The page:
Dow Falls More Than 550 Points as Powell Warns of Faster Rate Increases

The Dow Jones Industrial Average dropped nearly 600 points Tuesday after Federal Reserve Chair

Jerome Powell

said the central bank would likely lift interest rates more than previously expected to fight inflation and cool down the economy.

The blue-chip index fell 574.98 points, or 1.7%, to 32856.46. The S&P 500 dropped 62.05 points, or 1.5%, to 3986.37. The technology-focused Nasdaq Composite retreated 145.40 points, or 1.2%, to 11530.33.

The declines were broad: 29 of the 30 stocks in the Dow declined as did all 11 sectors in the S&P 500.

Bank stocks, which are particularly sensitive to rising rates, were among the day’s biggest losers. Shares of

Wells Fargo

dropped $2.18, or 4.7%, to $44.45 while

M&T Bank

MTB -5.21%

slipped $7.92, or 5.2%, to $144.20. The S&P 500’s financials sector dropped 2.5%, its worst day since September, according to Dow Jones Market Data.

The yield on two-year Treasury notes climbed to 5.011%, its highest close since 2007, from 4.892% Monday. It finished more than a percentage point above the 10-year yield, the biggest such gap since September 1981.

That pattern, called an inverted yield curve and often taken as a warning sign of economic trouble ahead, suggests that investors believe coming Fed rate increases will have to be followed by future cuts as the economy eventually slows down.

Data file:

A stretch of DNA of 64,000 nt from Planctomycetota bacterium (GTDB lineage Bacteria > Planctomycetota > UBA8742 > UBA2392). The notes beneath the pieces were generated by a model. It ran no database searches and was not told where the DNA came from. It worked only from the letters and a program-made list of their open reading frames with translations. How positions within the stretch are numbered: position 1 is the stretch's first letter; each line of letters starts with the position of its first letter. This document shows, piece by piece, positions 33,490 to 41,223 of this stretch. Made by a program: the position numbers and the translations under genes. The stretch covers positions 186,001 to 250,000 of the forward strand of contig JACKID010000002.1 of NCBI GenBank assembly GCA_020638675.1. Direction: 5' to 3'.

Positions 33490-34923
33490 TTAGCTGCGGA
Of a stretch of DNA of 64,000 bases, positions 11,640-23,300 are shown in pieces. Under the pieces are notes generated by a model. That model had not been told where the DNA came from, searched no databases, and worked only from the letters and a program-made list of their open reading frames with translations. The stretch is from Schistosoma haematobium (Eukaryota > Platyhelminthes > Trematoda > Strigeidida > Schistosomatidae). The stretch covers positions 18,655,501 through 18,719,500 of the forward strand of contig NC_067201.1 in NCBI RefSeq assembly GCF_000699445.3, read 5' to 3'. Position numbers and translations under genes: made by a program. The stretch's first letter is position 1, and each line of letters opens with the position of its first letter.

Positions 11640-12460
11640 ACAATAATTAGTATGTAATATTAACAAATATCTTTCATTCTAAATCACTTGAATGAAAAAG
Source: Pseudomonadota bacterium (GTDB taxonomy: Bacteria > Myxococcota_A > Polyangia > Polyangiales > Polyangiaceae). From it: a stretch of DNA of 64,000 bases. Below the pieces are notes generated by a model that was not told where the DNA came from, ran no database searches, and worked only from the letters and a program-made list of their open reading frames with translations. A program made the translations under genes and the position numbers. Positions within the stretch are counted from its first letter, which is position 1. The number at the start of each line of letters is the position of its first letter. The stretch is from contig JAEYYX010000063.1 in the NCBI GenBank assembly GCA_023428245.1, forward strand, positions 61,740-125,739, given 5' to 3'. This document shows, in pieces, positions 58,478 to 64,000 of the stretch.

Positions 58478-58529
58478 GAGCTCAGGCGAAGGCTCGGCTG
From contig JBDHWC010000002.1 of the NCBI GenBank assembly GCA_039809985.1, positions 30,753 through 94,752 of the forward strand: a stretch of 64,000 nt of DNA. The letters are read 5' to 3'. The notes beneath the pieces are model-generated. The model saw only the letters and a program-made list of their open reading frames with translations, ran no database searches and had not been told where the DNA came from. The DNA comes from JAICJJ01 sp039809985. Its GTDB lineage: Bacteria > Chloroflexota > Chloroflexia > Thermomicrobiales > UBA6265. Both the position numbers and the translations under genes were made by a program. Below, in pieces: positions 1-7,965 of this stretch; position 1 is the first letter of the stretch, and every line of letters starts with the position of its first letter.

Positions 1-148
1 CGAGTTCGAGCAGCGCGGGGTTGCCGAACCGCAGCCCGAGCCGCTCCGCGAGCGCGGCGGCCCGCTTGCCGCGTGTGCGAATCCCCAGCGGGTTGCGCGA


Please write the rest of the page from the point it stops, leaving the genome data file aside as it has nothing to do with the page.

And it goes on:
In the first of two hearings on Capitol Hill this week, Mr. Powell told the Senate Banking Committee that continued strength in hiring, spending and factory production has partly reversed softening inflation trends from late last year.

“The latest economic data have come in stronger than expected, which suggests that the ultimate level of interest rates is likely to be higher than previously anticipated,” Mr. Powell said. “If the totality of the data were to indicate that faster tightening is warranted, we would be prepared to increase the pace of rate hikes.”

Federal unemployment numbers due Friday, as well as updated data on the consumer-price index slated for next Tuesday, could add clarity before Fed officials’ next meeting on March 21-22.

Stock and government-bond markets stumbled last month as money managers began to doubt that the central bank could engineer what is known as a soft landing, when inflation recedes without a recession.

“So far, nothing is working for them this year,” said John Augustine, chief investment officer for Huntington National Bank. “They haven’t slowed down employment, they haven’t slowed down the economy and they haven’t slowed down inflation to levels they want. ”

Stocks have stabilized in March, but investors remain cautious given the prospect for a further rise in borrowing costs that could deter investment. The S&P 500 has edged up 0.4% this month, extending its gains for the year to 3.8%.

Fed Chair Jerome Powell’s congressional testimony this week will be a focus of investors.